The Vehicle Terrain Performance Lab (VTPL) has adopted a holistic approach toward its research, investigating all aspects of vehicle-terrain interactions, and using a broad range of measurement, analysis, and modeling tools. This approach allows the researchers to broaden their expertise while gaining a deeper understanding of the fundamental issues that are involved in improving vehicle system performance.
The vehicles being studied include passenger cars and trucks, commercial vehicles, military vehicles, motorcycles, and more. Critical components of the vehicle system are studied in detail: tires, dampers, and other chassis and steering components. Racetracks, proving grounds, highways, residential streets, and off-road trails are all important terrain to be studied. Understanding how the terrain and the vehicle interact to affect performance is the founding research goal of the lab.
Understanding the vehicle responses resulting from a vehicle traversing terrain is critical in predicting and improving vehicle system performance. This requires a thorough understanding of tire dynamics, chassis design, and vehicle dynamics, and the ability to accurately model these dynamics. Vehicle performance includes the prediction of objective metrics for handling, chassis durability and reliability, and the development of durability testing schedules. Performance can also be the subjective perception of a passenger when traveling in a vehicle; in which case haptics, bio-dynamics, and psychometrics are crucial.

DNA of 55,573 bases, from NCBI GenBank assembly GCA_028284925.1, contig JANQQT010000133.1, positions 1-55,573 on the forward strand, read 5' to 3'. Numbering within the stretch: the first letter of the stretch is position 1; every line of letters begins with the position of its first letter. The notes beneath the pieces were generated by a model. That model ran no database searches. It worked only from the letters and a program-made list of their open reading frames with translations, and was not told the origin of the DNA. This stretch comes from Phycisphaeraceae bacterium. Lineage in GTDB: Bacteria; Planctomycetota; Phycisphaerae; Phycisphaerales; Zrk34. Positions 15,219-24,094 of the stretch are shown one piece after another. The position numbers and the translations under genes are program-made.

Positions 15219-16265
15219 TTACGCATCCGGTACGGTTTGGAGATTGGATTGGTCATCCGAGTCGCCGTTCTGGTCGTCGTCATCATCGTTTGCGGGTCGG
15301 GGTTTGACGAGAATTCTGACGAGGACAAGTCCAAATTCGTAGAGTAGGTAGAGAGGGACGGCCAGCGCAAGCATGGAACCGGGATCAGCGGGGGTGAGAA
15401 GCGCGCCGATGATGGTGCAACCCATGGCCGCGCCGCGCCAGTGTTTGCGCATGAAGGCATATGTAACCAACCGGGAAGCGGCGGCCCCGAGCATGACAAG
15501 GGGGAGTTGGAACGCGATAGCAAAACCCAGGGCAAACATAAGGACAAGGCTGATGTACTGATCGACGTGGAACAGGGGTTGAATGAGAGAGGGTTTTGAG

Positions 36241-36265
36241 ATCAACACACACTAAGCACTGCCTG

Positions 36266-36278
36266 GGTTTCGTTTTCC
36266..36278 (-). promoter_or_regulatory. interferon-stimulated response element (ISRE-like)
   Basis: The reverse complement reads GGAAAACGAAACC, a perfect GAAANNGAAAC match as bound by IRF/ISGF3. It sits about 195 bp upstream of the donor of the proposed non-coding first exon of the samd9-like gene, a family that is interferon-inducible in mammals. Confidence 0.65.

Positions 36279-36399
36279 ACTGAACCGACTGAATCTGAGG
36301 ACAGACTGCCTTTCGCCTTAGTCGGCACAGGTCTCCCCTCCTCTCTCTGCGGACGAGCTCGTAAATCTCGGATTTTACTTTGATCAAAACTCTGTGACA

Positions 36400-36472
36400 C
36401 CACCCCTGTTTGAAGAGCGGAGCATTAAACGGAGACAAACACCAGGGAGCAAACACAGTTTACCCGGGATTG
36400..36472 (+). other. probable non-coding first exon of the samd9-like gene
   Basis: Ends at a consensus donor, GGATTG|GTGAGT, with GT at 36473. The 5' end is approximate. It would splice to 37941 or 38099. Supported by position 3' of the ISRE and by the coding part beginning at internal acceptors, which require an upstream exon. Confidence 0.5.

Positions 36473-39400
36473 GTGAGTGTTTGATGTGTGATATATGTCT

Areas of Expertise
Stochastic models are developed to characterize terrain surfaces and describe their physical characteristics. The ability to characterize terrain is critical for pavement health monitoring and durability test schedule development, for example. These mathematical models are also used to create synthetic terrain surfaces. The synthetic terrain is used whenever it is impractical to simulate very long test sections, or when simulating terrain variations that exist in the real operating conditions is important. Auto-Regressive models, Markov Chains, Hidden Markov Models, Wavelets, Kriging, and Morphological filtering are in development.
The VTPL performs empirical and analytical modeling of the vehicle and tire. Nonlinear multi-body dynamic models are developed to understand the vehicle responses to the terrain. Tires are tested to determine nonlinear characteristics, such as the enveloping properties, and models are developed based on these empirical results. For example, characteristic constraint modes are used to capture tire deformations, with the resulting modes used in a nonlinear model to predict loading.
The VTPL applies its expertise in terrain measurement and modeling, and vehicle and component modeling, to improve vehicle system performance. Improvements can be made to ride and handling metrics, durability test schedules, and subjective performance metrics. Psychometric studies quantifying the perceptions and preferences of drivers to subjective performance metrics such as ride quality have been conducted. The comprehensive suite of measurement, analysis, and modeling tools and expertise – developed by the VTPL – results in accurate predictions of a vehicle’s performance early in the development cycle enables better-informed, less-costly, and more product-focused design decisions that ultimately lead to better vehicles, tires and roads.